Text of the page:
Ed Balls has attacked George Osborne after he appeared to link the case of child killer Mick Philpott with the need to cut benefits, saying the minister's comments were the 'cynical act of a desperate chancellor'.
In a damning indictment of Osborne, Labour's shadow chancellor took to his blog to slam Osborne's "calculated decision to use the shocking and vile crimes of Mick Philpott to advance a political argument."
He said the UK needed to have a proper debate about welfare reform to ensure people cannot "languish on the dole for years and years on end" but accused the chancellor's methods as being "nasty and divisive."
He added: "Our main thought at this time should be about the six children who tragically lost their lives, and the others in the family who have been left to mourn their loss.
"We should have a proper debate about welfare reform.
"And we should discuss what action needs to be taken to tackle the scourge of long-term unemployment including the need for a compulsory jobs guarantee so that people cannot languish on the dole for years and years on end.
"But for the Chancellor to link this wider debate to this shocking crime is nasty and divisive and demeans his office."
It is the first time Balls has waded into the row, apparently having heard the comments after coming back from a 21-mile run. The Labour minister is currently training for a marathon.
However earlier Wansbeck MP Ian Lavery condemned Osborne's comments as "sick, sick, sick." He said on Twitter: "Osborne outrageously using the unspeakable Philpott case in an attempt to boost public support for cutting welfare.
Labour peer Stewart Wood, a close adviser to Ed Miliband, also said: "I can't help but feel it's wrong for Osborne to exploit our horror at the Philpott case to try to boost public support for cutting welfare."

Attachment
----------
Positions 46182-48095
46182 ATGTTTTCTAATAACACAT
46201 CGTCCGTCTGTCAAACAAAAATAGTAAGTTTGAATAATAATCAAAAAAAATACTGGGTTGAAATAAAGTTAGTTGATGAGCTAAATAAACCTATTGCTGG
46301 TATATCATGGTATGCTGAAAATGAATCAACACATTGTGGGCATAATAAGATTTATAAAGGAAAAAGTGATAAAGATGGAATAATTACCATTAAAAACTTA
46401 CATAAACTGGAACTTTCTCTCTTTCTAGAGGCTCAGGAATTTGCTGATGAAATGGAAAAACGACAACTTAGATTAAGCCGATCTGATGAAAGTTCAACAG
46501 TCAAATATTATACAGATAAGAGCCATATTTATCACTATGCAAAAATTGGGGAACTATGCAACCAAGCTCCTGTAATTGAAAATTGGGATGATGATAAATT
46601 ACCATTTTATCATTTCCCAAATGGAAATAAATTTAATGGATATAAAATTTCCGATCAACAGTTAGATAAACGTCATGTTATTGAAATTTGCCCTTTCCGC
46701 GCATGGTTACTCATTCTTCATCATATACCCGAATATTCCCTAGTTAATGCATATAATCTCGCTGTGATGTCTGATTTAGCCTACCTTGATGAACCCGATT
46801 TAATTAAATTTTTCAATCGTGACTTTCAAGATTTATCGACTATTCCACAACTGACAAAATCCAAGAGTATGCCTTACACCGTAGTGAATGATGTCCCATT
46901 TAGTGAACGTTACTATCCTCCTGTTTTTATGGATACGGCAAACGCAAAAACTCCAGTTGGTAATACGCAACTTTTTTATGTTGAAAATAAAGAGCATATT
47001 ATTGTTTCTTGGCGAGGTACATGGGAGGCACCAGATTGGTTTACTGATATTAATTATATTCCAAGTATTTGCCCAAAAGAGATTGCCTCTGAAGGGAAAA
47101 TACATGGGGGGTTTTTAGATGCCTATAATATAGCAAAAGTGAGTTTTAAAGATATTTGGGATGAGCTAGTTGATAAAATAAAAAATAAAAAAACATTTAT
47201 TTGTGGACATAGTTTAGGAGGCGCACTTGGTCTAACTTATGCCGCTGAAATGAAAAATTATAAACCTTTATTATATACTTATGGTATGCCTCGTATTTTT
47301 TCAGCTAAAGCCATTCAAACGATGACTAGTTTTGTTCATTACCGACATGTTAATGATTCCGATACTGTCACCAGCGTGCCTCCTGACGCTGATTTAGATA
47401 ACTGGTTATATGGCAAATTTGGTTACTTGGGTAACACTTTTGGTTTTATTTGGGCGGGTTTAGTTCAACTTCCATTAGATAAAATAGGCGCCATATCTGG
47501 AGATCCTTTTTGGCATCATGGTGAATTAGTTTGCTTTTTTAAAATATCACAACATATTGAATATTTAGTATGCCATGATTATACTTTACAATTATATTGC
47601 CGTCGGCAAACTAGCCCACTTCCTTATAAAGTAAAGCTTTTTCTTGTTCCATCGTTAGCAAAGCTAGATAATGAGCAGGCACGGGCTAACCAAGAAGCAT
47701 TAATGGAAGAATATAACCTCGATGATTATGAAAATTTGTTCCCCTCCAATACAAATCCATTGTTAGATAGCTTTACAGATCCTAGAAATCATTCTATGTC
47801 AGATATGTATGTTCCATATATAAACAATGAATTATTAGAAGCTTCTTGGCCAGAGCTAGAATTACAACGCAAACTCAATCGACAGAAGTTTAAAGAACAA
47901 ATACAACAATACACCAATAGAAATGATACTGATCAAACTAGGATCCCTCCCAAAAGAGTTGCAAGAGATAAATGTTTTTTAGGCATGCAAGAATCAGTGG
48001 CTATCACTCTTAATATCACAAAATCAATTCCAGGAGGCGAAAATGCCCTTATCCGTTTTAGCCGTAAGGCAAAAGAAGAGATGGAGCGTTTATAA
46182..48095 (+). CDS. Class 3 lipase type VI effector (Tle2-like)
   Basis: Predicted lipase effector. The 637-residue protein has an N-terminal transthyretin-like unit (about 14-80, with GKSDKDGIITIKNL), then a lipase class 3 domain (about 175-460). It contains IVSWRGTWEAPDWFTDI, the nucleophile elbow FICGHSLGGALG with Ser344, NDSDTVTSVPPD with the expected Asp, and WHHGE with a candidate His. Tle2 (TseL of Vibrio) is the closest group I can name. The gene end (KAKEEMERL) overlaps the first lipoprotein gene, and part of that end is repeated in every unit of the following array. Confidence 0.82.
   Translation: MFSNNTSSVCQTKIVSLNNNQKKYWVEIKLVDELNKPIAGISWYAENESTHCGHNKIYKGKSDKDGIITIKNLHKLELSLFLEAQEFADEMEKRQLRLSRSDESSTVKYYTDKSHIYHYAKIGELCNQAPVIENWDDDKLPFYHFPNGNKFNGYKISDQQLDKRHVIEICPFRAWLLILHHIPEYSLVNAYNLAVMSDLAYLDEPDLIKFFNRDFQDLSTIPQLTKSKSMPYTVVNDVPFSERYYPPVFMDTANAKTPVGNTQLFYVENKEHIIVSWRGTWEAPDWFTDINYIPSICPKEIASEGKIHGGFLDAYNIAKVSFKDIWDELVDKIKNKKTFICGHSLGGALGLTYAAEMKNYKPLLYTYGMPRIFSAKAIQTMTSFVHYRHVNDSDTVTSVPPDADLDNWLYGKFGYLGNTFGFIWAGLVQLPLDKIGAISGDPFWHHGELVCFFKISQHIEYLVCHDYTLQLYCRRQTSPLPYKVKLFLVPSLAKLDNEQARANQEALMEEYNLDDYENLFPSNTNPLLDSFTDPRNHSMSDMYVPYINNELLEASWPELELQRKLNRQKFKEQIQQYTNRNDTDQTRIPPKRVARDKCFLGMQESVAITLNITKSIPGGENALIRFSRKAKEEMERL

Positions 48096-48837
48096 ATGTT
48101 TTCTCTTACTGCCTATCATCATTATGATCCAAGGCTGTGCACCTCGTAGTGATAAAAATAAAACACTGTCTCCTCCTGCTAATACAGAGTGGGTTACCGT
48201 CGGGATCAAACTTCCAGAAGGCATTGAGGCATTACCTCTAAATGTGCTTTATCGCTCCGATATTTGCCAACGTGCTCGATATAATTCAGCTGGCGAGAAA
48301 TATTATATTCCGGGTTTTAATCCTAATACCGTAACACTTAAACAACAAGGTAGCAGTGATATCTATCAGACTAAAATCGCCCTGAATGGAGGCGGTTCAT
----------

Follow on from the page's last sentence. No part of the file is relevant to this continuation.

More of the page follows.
And shadow employment minister Stephen Timms said it was "wrong to link those acts with the debate about welfare" and that George Osborne should not be doing so, even implicitly.
"Millions of people including pensioners and the disabled, people in work and out of work, receive benefits and tax credits. The government needs to recognise that they are as shocked and disgusted by the callous killing of these children as anyone else in Britain," he said.
Philpott, who was jailed for life with a minimum term of 15 years today for killing six of his children, lived in a council house in Derby, claimed thousands of pounds in benefit.
When asked today if the family were a product of Britain's benefit system, Osborne said: "Philpott is responsible for these absolutely horrendous crimes, these are crimes that have shocked the nation. The courts are responsible for sentencing.
"But I think there is a question for government and for society about the welfare state, and the taxpayers who pay for the welfare state, subsidising lifestyles like that. And I think that debate needs to be had."
The chancellor's comments came after the Daily Mail caused controversy after running a story about Philpott with the headline 'Vile Product Of Welfare UK'. Critics accused the paper of manipulating the tragedy to make a cheap point.Osborne believes the public is on his side in his attempts to cut welfare payments and the issue is expected to be a key dividing line in the 2015 general election.